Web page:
Maintaining quality whilst aiming for growth is a huge problem for many small business owners, especially those in the B2B, service-offering sector. When you start up and take on a few clients, you have all the time in the world to personalise and fine-tune your offering, often going out of your way to do more and add value to the package. This is great – your clients start to spread the word, and referrals begin to come in – but instantly this means you have more on your plate – not just in terms of the work you are doing for your clients, but in the amount of business administration that it generates! Before you know it, you are spending all day working and all evening catching up on the back-end stuff that you don’t have time for in the day. It’s a vicious circle and there isn’t an easy answer (if there was I’d be rich!)


It is a good idea to put systems and automation into place where you can (i.e. if you can do it without having to sacrifice the level and quality of service you provide).

If your client is likely to pay the same amount each month for the service you offer, then finding a way of setting up a recurring invoice will take some admin off your hands. SaaS offerings like FreeAgent and Xero are great ways of keeping on top of, and automating financing, leaving you more time to provide the quality service you are becoming known for (as well as making self-assessment significantly less stressful).



Investing in a high-quality CRM is also a great way to make sure that where automation is something that will enhance your own life and will not sacrifice your level of service, it can be put into place – from lead generation to onboarding to invoicing and communication. I like Dubsado but there are other systems such as Hubspot which are extremely popular.


Project management software is also a great way of making sure that your work is systemised and organised. I highly recommend Basecamp, which is a great way of organising task management, scheduling, communication and allows you to create customer portals too, so they can easily see where their project is up to and what is being done.


All very well, Katie, but I haven’t got time to learn a new CRM system or work out which accounting software will be best for me – let alone sort out the grants that are available to me!



It’s true. The one challenge that all business owners suffer more than any other is a lack of time. What with providing a service to valued clients, performing all the business admin and trying to find ways to expand and grow (and adapt to a different way of working in a post-COVID world), it’s hard to find the time to create these systems and meet these challenges properly.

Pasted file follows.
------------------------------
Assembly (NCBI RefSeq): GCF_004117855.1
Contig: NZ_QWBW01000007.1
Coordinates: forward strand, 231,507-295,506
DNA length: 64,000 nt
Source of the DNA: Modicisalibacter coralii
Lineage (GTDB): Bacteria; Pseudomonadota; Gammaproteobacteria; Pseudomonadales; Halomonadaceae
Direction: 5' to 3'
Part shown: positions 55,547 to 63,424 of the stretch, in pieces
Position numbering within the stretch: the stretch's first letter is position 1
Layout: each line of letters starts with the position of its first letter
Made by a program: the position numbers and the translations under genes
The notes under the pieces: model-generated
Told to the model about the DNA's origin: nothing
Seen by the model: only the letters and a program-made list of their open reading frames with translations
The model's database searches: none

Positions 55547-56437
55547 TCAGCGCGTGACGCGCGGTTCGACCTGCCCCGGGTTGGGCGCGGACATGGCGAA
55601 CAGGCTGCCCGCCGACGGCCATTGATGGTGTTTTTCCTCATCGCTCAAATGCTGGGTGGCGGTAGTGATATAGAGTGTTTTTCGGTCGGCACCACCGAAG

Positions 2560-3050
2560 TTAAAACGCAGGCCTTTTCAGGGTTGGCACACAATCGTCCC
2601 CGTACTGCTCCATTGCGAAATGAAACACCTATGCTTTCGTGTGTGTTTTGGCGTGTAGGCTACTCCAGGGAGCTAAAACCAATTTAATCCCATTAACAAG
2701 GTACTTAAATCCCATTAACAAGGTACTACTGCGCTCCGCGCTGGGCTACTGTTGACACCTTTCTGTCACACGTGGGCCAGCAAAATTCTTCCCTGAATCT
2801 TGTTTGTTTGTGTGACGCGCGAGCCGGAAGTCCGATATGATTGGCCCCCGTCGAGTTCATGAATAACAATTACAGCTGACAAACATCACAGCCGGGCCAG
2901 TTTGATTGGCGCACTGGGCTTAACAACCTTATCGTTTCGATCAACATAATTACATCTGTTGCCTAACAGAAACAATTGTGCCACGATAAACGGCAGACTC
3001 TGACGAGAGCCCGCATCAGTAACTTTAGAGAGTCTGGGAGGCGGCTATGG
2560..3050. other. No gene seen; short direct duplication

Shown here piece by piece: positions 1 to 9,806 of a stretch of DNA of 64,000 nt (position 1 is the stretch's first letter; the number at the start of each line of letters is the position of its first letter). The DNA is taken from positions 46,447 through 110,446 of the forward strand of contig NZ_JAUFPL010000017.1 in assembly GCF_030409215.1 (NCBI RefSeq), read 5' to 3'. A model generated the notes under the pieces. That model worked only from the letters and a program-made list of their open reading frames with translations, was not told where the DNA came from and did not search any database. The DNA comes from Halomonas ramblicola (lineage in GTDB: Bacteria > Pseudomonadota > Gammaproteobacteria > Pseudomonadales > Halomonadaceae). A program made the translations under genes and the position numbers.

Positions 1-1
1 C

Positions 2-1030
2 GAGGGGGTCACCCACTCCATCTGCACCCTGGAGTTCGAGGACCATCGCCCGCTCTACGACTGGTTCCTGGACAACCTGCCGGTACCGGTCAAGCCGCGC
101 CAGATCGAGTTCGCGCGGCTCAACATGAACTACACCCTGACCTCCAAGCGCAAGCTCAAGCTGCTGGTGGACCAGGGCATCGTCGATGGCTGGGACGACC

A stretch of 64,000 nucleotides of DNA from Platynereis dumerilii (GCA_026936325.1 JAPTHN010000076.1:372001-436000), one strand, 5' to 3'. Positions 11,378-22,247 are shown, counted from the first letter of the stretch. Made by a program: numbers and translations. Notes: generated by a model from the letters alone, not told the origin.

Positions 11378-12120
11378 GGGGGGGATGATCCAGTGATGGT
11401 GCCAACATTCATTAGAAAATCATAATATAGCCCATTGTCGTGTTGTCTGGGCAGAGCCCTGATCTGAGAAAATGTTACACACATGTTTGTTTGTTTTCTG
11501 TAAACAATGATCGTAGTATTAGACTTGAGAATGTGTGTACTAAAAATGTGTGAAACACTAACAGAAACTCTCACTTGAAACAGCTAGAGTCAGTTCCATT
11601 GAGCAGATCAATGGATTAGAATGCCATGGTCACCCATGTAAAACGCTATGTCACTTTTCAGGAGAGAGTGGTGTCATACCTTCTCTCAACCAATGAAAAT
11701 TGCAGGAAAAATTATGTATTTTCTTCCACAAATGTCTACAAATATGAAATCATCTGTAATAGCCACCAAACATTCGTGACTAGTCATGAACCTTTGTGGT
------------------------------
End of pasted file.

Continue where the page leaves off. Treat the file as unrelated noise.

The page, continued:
Of course, if enough work is being generated and enough profit is being made then you can consider hiring an employee, and for many people this is the right solution. I would suggest that if you think you can afford to take someone on for more than 10 hours a week, then probably it is a cost-effective way of creating time to meet the challenges of running a small business.


However, with a recession on the way (pretty much already here) and a lot of uncertainty (both financial and simply in terms of how the world is going to work post-pandemic, at least until we have a working vaccine), a lot of people are choosing to outsource work to freelancer such as myself. Most of my current clients use between 10 and 20 hours of my business administration services per month and are able to use it very flexibly – choosing to have it some months and not others, to add hours if necessary or drop down to fewer hours when needed. They don’t pay for my breaks, or if I have a sick day, nor do they have to worry about pension contributions or PAYE. It is a very cost-effective solution, and I have the reviews to back up the quality!


It seems that in a market place where flexibility is going to be key, outsourcing to freelancers will become more of a ‘norm’, so if you need someone like me who can research the right CRM for you - or get your current one working optimally (one of about 6 million things I can do for you!) then get in touch now and let’s discuss how I can help you meet the challenges of small business management and grow your business.